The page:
Last updateWed, 14 Apr 2021 11am

Club & Greek

Why You Should Write for The Outlook

Write for OutlookStudents should get involved with The Outlook, Monmouth University’s student-run newspaper, even if they aren’t a communication student.

The Outlook gives students the opportunity to write articles and be published both in print and online. There are several different sections including Features,Lifestyles, News, Opinion, Entertainment, Club & Greek, Politics, Viewpoints, and Sports.

Whether a student is a communication major, someone who has a passionate view on a topic they want to share, or a student that wants to have something physical to show potential employers on interviews, The Outlook is a great way to do just that.

Professor John Morano and advisor for The Outlook said, “For anyone who feels that writing, especially journalistic writing or public relations writing, might be in their future, getting published in The Outlook is a great idea. It enables one to actually put into practice what they’ve been studying, to build a portfolio of published work, to separate yourself from all the other students who study but do not practice their craft, to get another line or two on your resume, and to be part of a university newspaper that has been consistently ranked nationally as a top 10 university weekly newspaper (landing in the #1 spot three times).”

Tianna Fougeray, a senior marketing and management student said, “Writing for The Outlook is a great idea no matter what major you are. If you like writing, or even it isn’t your favorite thing to do, it’s a great way to get your work out there and be creative with it. I’m a marketing and management major but I am so glad I got to have an article published of my own. “

“Since I’m the Novelties Chair for the Student Activities Board, I was able to write an article about one of the events I planned on campus and it was awesome to be able to talk about something I’m passionate about. I also was happy to share it and see others reading it. I can show this published work to jobs as well and show them I was involved on campus outside of my major,” she continued.

The Outlook gives students the opportunity to gain experience that they may not get through an internship.  Nicole Ingraffia, a senior journalism and public relations student said, “I used to intern in New York City but I recently quit because I honestly found writing for The Outlook more valuable than doing coffee runs.”

“I’ve found that editors aren’t excited when a job candidate enthusiastically proclaims, ‘I could do that.’ What they want to hear, especially if you want their money, is, ‘I’ve done that. Let me show you some examples.’ Anyone can talk the talk. It’s the students that walk the walk that wind up with more opportunity,” said Professor Morano.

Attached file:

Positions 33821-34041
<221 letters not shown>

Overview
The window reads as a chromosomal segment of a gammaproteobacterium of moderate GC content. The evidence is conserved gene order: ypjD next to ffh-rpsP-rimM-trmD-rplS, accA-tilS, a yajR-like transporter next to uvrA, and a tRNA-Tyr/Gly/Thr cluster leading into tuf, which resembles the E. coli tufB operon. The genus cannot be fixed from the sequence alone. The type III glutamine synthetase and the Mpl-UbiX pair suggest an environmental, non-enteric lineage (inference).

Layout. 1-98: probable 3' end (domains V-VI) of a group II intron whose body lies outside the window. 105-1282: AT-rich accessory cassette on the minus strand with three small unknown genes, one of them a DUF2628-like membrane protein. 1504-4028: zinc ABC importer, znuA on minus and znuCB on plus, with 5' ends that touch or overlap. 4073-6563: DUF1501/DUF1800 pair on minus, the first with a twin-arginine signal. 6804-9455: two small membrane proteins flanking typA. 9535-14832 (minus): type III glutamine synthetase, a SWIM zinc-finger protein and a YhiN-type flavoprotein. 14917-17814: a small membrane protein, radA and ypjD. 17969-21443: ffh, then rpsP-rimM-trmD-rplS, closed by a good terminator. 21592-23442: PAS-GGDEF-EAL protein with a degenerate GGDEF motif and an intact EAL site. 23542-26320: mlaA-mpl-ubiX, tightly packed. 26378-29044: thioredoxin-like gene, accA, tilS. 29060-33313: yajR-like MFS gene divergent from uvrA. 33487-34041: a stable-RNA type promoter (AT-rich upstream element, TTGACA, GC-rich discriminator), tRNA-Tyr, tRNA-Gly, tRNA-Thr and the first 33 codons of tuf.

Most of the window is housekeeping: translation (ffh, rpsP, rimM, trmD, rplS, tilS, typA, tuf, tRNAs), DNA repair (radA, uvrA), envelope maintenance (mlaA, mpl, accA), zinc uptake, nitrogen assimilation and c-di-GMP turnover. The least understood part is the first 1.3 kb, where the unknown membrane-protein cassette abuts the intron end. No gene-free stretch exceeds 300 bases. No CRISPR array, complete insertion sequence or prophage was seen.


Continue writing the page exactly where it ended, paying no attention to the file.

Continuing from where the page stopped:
Students who are worried about overloading themselves by getting involved should not stress. “At first I was nervous about being editor of the entertainment section because I have a lot of leadership roles on campus. I’m currently recruitment chair for Alpha Omicron Pi and work 30 plus hours at Bagel Guys Deli a week,” Ingraffia said.

“I emailed Professor Morano about my worries and told him I didn’t know if I could handle everything I signed up for. He told me he completely understood where I was coming from and if I felt like I needed to call him that I could,” she explained.”

“I’m a huge worrier so I called him the next day and he talked me off the ledge of quitting and I’ve never had a professor as dedicated to his students as he was for me that day and I’m so thankful because I love writing for The Outlook. It’s something I didn’t picture myself doing at first but now I can’t picture myself anywhere else! It’s such a comfort zone for me and a stress reliever because writing for me is therapeutic,” the senior continued.

Morano added, “I personally find, after some 30 years advising The Outlook, that the students who contribute to the paper, regardless of what major they come from, and we have many different majors in our newsroom, are a special breed. They’re brave, well intentioned, and have a genuine desire to make the most of their educational opportunity.”

“They’re not afraid to publish their work, even though they’re often in the early stages of learning the craft. Not many people are willing to do that, to put it out there for everyone to see. Those students at The Outlook, and by extension The Verge, WMCX, Hawk TV, CommWorks and the MOCC are special people,” Morano continued.

The Outlook publishes an issue weekly and is always looking for people who want to get involved. Students who are interested can stop by The Outlook Office in Plangere to get more information and meet some of the staff.

PHOTO TAKEN by Nicolette Pezza

Contact Information

The Outlook
Jules L. Plangere Jr. Center for Communication
and Instructional Technology (CCIT)
Room 260, 2nd floor

The Outlook
Monmouth University
400 Cedar Ave, West Long Branch, New Jersey

Phone: (732) 571-3481 | Fax: (732) 263-5151
Email: outlook@monmouth.edu